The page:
Wildfires, another type of event of increasing frequency and magnitude, in 2017 were the most destructive fires on record. A total of 9.133 fires burned over 1.3 million acres including 5 of the 20 most devastating wildland-urban interface fires in California history (CDFFP, 2018). Enhanced personal and community preparedness for wildfires would likely modify the governance score for California significantly. For example, the Tubbs fire in Napa and Sonoma counties, which ignited on October 8, 2017, killed 22 people, damaged 5,643 structures, and burned 36,807 acres, making it the single most destructive fire in California history. Interviews with personnel of the California Department of Forestry and Fire Protection demonstrated that little could be done to contain the fire but the lack of personal preparedness was demonstrated by the number of vehicles still parked in their driveways after calls for mandatory evacuations (Irfan, 2017). Fires are becoming more damaging because Californians keep building in harm's way much the same way homebuilders in flood plains rebuild homes after flood destruction. Deliberate decisions and unintended consequences of urban development over decades have turned many parts of California into tinderboxes (Irfan, 2017). This is also reflected in the Environmental Domain score for California (0.461), which is the lowest in the Pacific region, where natural habitats that might have reduced human life and property losses have become part of or consumed by suburban and urban sprawl (Irfan, 2017).

As evidenced by the data and examples above, direct enhancement in governance, environment, and even building codes and reduction of vacant structures would increase the resilience score for states like California. Georgia, New Jersey, Rhode Island, and the District of Columbia. Using CRSI scores and interpreting the deconstruction of those scores, can be critical elements to consider in resilience capacity building in these states and the District of Columbia. Using the Climate Recovery Screening Index to inform capacity building can enrich the dialogue and contribute to decision making that results in stronger community resilience to acute climate events.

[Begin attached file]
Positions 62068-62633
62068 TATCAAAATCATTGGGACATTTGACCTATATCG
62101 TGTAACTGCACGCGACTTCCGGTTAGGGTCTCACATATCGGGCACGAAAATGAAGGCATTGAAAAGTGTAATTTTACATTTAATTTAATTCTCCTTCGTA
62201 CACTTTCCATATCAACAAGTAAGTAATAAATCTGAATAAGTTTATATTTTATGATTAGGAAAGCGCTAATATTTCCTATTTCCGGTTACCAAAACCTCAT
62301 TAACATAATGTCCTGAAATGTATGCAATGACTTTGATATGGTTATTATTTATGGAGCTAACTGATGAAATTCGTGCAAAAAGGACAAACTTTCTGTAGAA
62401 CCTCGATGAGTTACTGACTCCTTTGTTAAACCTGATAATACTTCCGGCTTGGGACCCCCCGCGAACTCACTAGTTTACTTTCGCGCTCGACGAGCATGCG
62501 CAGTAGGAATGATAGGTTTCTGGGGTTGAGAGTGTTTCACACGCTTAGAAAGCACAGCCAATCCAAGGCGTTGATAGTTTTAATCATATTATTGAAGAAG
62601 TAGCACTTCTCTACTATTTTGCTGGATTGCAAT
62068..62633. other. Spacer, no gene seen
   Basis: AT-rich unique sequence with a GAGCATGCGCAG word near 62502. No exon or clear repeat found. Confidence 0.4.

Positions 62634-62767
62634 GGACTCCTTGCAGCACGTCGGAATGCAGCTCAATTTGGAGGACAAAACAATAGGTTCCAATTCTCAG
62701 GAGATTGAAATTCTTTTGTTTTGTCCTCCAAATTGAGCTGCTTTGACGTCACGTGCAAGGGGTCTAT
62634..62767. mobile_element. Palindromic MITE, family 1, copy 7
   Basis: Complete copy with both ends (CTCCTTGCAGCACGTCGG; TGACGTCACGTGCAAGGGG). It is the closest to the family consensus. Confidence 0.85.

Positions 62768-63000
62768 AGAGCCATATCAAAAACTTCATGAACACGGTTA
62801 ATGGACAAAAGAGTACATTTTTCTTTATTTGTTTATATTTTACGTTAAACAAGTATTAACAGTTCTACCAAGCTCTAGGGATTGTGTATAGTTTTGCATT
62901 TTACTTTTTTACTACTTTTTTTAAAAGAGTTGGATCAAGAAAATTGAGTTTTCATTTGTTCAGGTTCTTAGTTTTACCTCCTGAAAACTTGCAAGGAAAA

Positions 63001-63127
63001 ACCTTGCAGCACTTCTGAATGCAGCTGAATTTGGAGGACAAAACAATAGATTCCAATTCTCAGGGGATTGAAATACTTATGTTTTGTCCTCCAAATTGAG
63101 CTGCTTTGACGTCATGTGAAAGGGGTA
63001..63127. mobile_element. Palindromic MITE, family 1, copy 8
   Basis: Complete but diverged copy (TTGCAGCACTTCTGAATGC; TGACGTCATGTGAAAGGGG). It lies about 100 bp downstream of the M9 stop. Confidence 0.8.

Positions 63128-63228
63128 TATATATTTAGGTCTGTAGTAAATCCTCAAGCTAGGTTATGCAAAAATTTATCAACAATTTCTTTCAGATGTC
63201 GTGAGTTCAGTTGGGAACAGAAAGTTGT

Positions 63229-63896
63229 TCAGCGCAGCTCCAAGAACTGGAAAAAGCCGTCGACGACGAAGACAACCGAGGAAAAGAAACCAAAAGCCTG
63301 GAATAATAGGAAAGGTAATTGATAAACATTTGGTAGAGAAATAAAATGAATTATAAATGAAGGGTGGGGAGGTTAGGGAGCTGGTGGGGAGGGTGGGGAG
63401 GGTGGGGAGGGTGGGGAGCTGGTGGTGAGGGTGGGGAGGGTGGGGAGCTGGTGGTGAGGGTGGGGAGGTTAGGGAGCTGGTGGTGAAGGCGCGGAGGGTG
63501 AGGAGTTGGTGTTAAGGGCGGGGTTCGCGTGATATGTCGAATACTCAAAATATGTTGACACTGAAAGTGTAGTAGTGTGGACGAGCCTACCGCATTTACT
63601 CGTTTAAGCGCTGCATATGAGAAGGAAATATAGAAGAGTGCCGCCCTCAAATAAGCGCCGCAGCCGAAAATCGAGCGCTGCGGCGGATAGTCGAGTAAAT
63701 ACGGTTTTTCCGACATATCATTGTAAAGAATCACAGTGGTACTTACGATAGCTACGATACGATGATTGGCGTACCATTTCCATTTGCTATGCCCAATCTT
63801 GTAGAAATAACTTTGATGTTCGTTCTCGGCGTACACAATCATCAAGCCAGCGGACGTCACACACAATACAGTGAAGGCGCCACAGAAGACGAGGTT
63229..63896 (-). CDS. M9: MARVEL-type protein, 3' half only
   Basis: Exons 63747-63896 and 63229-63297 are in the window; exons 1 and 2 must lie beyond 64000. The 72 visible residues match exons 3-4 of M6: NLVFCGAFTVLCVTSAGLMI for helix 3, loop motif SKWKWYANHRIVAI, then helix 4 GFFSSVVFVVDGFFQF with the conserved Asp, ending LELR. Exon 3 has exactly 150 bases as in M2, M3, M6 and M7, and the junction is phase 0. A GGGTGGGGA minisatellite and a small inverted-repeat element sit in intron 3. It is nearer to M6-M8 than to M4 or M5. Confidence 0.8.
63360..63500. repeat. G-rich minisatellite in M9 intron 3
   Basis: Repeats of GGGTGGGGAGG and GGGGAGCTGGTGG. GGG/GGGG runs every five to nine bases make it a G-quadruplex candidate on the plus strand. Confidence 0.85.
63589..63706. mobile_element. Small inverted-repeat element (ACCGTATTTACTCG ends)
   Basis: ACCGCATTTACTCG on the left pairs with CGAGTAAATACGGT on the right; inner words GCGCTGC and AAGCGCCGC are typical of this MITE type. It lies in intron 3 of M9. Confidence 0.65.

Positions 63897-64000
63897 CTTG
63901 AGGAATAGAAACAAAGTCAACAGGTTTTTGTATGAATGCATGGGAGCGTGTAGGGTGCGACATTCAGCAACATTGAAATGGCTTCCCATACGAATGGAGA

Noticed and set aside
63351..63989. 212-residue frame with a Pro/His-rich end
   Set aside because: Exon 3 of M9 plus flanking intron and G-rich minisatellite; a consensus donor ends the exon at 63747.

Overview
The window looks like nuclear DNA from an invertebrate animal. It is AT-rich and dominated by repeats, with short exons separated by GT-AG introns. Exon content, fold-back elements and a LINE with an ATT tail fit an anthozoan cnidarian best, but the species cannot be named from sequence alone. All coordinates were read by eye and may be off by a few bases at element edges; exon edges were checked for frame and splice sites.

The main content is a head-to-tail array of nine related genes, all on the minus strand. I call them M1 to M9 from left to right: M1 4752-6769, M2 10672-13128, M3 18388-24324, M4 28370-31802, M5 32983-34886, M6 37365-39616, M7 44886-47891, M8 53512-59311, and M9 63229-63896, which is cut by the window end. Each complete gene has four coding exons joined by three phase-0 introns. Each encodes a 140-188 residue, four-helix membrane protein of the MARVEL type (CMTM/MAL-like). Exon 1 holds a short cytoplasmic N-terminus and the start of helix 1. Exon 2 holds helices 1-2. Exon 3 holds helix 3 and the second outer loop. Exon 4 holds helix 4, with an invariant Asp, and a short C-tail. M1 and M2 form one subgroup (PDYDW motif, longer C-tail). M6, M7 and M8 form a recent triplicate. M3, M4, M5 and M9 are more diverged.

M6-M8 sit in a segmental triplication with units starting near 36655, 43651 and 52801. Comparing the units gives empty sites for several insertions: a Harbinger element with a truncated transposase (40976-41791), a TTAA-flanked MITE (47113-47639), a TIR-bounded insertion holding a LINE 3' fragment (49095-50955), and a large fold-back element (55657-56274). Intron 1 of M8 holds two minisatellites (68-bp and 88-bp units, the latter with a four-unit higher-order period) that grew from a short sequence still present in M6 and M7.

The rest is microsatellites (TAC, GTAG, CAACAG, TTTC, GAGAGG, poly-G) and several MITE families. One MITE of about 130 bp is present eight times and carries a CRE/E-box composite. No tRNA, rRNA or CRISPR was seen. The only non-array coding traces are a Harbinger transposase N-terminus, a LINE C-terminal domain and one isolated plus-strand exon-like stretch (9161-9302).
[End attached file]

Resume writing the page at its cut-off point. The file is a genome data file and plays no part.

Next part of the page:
Author Contributions

All authors listed have made a substantial, direct and intellectual contribution to the work, and approved it for publication.

Disclaimer

The views expressed in this manuscript are those of the authors and do not necessarily represent the views or policies of the U.S. Environmental Protection Agency. Any mention of trade names, products, or services does not imply an endorsement by the U.S. Government or the U.S. Environmental Protection Agency. The EPA does not endorse any commercial products, services, or enterprises.

Conflict of Interest Statement

The authors declare that the research was conducted in the absence of any commercial or financial relationships that could be construed as a potential conflict of interest.

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Keywords: climate events, resilience, vulnerability, recoverability, natural hazards

Citation: Summers K, Harwell L, Smith LM and Buck KD (2018) Regionalizing Resilience to Acute Meteorological Events: Comparison of Regions in the U.S. Front. Environ. Sci. 6:147. doi: 10.3389/fenvs.2018.00147

Received: 16 August 2018; Accepted: 08 November 2018;
Published: 30 November 2018.

Edited by:

Yang Liu, Emory University, United States

Reviewed by:

Sofia Kottou, National and Kapodistrian University of Athens, Greece
Gulnihal Ozbay, Delaware State University, United States

Copyright © 2018 Summers, Harwell, Smith and Buck. This is an open-access article distributed under the terms of the Creative Commons Attribution License (CC BY). The use, distribution or reproduction in other forums is permitted, provided the original author(s) and the copyright owner(s) are credited and that the original publication in this journal is cited, in accordance with accepted academic practice. No use, distribution or reproduction is permitted which does not comply with these terms.

*Correspondence: Kevin Summers, summers.kevin@epa.gov